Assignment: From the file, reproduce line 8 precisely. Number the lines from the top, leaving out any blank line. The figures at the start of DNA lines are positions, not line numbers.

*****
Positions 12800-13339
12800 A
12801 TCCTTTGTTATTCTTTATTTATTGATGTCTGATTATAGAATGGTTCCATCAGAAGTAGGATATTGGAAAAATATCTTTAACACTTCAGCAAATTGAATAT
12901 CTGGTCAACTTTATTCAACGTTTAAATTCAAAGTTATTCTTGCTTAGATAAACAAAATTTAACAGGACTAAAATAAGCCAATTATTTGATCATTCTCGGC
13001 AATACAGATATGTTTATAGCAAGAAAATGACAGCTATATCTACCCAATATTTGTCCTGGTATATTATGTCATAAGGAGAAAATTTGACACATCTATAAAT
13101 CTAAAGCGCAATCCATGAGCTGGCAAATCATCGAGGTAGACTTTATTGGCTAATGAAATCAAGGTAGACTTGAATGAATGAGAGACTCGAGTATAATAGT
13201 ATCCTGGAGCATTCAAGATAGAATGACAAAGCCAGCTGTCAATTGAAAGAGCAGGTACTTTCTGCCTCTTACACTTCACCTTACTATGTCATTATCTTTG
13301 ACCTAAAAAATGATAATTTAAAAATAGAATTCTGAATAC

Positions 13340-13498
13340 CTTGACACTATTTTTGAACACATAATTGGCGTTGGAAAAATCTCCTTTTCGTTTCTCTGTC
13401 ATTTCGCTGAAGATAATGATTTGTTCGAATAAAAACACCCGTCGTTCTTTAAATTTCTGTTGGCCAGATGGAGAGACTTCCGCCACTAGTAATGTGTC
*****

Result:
13301 ACCTAAAAAATGATAATTTAAAAATAGAATTCTGAATAC